Health care reform continues to dominate Congress’ fall agenda but lawmakers also have many other tax bills to address before the end of the year. On the table are bills to extend some popular but temporary tax breaks, estate tax reform and more. It is an ambitious agenda that has some lawmakers predicting that they will be working right up to the end of the year.

Health care reform

Health care reform is predicted to cost in the neighborhood of $1 trillion and lawmakers are looking for ways to pay for it. Some revenue will come from cost savings to Medicare and other federal government programs. Other revenues will be generated by new taxes.

The House Ways and Means Committee approved a gradual surtax on higher-income individuals. The Senate Finance Committee rejected that idea and instead is expected to impose a tax on high-cost health insurance plans. Many lawmakers in the House and Senate also support new limits on health flexible spending arrangements (FSAs) and health savings accounts (HSAs).

One proposal has broad support in both the House and the Senate: mandatory individual health insurance coverage. Individuals who are not covered by employer-provided insurance would be responsible for obtaining coverage on their own. The House is likely to create a public option, similar to Medicare. There is less support for a public option in the Senate. Uninsured individuals would be liable for an additional tax. However, lower income individuals and senior citizens would be exempt.

Health care reform will likely impose new requirements on employers. The House Ways and Means bill includes a new eight percent tax on employers that do not provide health insurance coverage to their employees.  Employer-provided insurance would also have to meet certain minimum requirements. To help small employers, the House Ways and Means bill would allow them to claim new tax credits.

At this time, it is almost impossible to predict what a final health care reform bill will look like or when a bill will pass Congress. House leaders are working on drafting a bill to present to the full House, possibly for a vote in early November. The pace is slower in the Senate. The Senate Finance Committee is expected to continue writing its health care reform bill into October. The full Senate may not vote on a health care reform bill until November or December. If you have any questions about the tax proposals in health care reform, please contact our office.

Estate tax

Effective January 1, 2010, the current federal estate tax is eliminated as the law is now written. Congress actually passed this law in 2001 but delayed abolishing the estate tax until 2010 because of budget calculations. However, this treatment only applies to 2010. After 2010, the estate tax returns and at higher rates than in 2009.

The Obama administration has proposed extending the 2009 estate tax into 2010. This proposal would give Congress more time to make a permanent change. It would also give taxpayers some certainty in their estate planning. Many small business owners would like Congress to abolish the estate tax but this is very unlikely. Taxpayers should anticipate Congress retaining the estate tax; probably at rates similar to those effective for 2009.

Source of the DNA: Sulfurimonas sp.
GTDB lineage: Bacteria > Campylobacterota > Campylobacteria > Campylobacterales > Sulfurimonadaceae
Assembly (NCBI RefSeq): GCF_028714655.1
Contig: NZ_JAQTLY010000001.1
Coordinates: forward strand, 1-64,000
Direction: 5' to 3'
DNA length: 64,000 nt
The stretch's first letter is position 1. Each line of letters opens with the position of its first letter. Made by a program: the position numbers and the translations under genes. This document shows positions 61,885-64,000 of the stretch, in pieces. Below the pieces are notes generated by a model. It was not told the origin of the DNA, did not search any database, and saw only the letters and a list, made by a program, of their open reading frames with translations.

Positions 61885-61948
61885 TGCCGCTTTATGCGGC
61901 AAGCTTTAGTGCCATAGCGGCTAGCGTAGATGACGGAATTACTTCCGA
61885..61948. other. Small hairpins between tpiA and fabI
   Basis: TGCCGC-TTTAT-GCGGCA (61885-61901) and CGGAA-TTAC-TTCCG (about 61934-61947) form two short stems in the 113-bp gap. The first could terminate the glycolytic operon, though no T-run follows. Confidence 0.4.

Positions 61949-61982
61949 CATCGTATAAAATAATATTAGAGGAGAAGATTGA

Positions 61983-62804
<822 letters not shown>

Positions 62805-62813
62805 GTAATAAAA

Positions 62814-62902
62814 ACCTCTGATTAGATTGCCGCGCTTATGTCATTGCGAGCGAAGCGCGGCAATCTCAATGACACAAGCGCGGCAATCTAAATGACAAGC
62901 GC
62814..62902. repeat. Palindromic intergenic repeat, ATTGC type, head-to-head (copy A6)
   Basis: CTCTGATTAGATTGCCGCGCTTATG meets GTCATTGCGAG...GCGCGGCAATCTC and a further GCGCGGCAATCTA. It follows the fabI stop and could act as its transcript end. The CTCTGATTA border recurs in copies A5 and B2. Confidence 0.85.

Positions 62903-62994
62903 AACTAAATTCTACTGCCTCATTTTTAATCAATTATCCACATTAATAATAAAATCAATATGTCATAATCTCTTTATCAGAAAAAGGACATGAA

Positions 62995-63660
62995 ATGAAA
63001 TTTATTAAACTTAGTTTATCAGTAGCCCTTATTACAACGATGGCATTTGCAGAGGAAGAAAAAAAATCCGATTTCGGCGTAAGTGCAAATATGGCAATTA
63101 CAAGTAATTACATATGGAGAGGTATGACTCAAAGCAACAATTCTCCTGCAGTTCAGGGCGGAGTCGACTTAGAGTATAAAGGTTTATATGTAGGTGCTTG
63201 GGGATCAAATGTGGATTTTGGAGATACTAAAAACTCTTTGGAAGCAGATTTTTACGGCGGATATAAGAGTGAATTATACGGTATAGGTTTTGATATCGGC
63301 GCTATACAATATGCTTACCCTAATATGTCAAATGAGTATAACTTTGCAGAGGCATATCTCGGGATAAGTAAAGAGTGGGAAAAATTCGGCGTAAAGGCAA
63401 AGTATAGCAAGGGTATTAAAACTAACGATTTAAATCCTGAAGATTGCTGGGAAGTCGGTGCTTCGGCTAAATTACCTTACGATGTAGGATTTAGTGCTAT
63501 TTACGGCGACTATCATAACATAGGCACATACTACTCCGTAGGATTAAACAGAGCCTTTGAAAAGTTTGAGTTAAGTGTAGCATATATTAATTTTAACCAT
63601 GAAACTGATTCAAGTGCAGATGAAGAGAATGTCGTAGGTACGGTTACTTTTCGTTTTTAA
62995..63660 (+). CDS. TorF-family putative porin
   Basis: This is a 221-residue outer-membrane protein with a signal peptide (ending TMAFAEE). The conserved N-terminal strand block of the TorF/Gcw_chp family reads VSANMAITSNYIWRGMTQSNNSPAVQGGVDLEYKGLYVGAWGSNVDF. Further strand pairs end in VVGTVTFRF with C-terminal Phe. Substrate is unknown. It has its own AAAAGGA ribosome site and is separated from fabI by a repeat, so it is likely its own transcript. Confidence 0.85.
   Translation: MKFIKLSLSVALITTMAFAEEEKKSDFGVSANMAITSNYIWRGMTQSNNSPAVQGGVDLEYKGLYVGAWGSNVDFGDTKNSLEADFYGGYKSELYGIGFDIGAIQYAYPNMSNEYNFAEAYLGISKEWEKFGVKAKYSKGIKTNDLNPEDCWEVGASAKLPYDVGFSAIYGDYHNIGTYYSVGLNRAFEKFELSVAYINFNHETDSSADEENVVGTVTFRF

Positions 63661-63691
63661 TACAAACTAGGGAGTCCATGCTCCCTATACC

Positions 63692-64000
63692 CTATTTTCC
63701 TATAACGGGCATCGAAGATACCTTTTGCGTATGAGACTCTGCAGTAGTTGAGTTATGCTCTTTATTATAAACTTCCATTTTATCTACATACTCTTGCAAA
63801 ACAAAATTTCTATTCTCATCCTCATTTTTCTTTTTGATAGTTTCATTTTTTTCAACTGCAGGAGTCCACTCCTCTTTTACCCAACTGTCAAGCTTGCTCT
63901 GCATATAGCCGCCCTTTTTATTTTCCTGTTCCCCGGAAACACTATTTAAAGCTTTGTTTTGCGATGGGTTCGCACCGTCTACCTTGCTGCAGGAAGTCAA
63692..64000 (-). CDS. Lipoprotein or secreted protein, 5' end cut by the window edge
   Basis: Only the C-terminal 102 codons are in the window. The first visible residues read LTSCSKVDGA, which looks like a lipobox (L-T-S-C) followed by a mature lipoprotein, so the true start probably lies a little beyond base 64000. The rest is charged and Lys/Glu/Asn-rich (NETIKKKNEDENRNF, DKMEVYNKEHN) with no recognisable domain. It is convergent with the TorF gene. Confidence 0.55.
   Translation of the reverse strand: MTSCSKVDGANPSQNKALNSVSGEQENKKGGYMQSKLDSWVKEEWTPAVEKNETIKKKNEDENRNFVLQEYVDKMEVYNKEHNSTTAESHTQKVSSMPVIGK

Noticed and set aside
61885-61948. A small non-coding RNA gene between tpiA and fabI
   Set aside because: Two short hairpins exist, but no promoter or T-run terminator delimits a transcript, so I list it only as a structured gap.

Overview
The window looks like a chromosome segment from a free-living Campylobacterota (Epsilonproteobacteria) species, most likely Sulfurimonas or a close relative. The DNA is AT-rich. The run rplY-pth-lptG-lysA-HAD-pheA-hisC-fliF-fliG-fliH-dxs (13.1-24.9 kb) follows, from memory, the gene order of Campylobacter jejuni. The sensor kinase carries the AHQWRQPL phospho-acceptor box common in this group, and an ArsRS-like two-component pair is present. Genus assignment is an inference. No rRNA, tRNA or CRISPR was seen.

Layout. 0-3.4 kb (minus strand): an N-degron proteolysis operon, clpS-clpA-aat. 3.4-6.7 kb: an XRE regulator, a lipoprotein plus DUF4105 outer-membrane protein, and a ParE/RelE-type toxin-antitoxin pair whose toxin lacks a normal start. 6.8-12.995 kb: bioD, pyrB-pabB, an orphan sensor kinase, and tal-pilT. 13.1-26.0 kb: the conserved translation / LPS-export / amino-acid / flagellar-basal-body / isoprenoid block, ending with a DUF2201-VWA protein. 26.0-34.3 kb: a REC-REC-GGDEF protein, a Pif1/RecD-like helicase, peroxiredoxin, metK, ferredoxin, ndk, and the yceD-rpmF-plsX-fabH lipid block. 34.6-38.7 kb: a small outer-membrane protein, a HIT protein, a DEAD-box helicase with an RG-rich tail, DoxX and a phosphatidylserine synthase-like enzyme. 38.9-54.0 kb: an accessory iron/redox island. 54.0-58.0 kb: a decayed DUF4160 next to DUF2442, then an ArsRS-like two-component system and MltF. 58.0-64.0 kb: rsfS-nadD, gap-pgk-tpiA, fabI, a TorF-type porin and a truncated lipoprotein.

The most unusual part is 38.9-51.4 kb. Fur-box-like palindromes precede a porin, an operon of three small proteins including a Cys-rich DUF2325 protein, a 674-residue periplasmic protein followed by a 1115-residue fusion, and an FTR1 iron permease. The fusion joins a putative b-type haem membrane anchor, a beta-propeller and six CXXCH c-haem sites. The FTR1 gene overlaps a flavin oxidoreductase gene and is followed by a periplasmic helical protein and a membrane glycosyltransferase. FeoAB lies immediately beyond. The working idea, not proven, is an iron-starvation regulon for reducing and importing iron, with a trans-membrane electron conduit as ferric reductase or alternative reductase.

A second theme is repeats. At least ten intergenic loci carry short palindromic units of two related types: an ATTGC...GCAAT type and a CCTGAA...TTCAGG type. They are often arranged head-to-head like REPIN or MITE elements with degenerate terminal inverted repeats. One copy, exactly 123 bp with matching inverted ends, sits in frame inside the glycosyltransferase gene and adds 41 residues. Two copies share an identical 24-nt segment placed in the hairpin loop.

Extenders

Every autumn, taxpayers and practitioners question if Congress will extend many popular but temporary tax incentives. Traditionally, Congress has extended them. In fact, they have been extended so many times that many taxpayers think they are permanent. They are not.

Some tax breaks scheduled to expire after 2009 are:

  • Higher education tuition deduction;
  • State and local sales tax deduction;
  • Charitable contributions of IRA proceeds;
  • Teachers’ classroom expense deduction; and the
  • Research tax credit.

Congress could extend these provisions in December or wait until next year and make them retroactive to January 1, 2010. Our office will keep you posted on developments.

Business taxes

The Obama administration has proposed a package of international tax reforms. The proposals, among other things, would reform the business entity classification rules, defer some foreign-source deductions, and limit income shifting through intangible property transfers.  Neither the House nor the Senate has taken up the proposals and it is unclear if they will before year-end.

Also uncertain is a cut in the U.S. corporate tax rate. The U.S. corporate tax rate is the second highest in the industrial world. President Obama has indicated he would support a reduction in the corporate tax rate in exchange for closing unspecified tax loopholes.

Retirement savings

The White House and many members of Congress back new measures to enroll more workers in retirement plans. Several pending bills would require employers to offer retirement plans or enroll their employees in IRAs. Many lawmakers also support automatic enrollment in retirement plans. Employees would automatically be enrolled in a 401(k) or similar plan unless they opt out. These and other retirement-related bills have been referred to various House and Senate committees. They could come up for a vote before 2010.

More proposals

Also on Congress’ fall agenda are:

  • Cap and trade legislation
  • Fiscal Year 2010 IRS budget
  • Energy tax incentives
  • Education tax breaks
  • Alternative minimum tax relief
  • Tax simplification proposals
  • Closing the tax gap
  • Expanded information reporting

Please contact our office if you have any questions about pending legislation.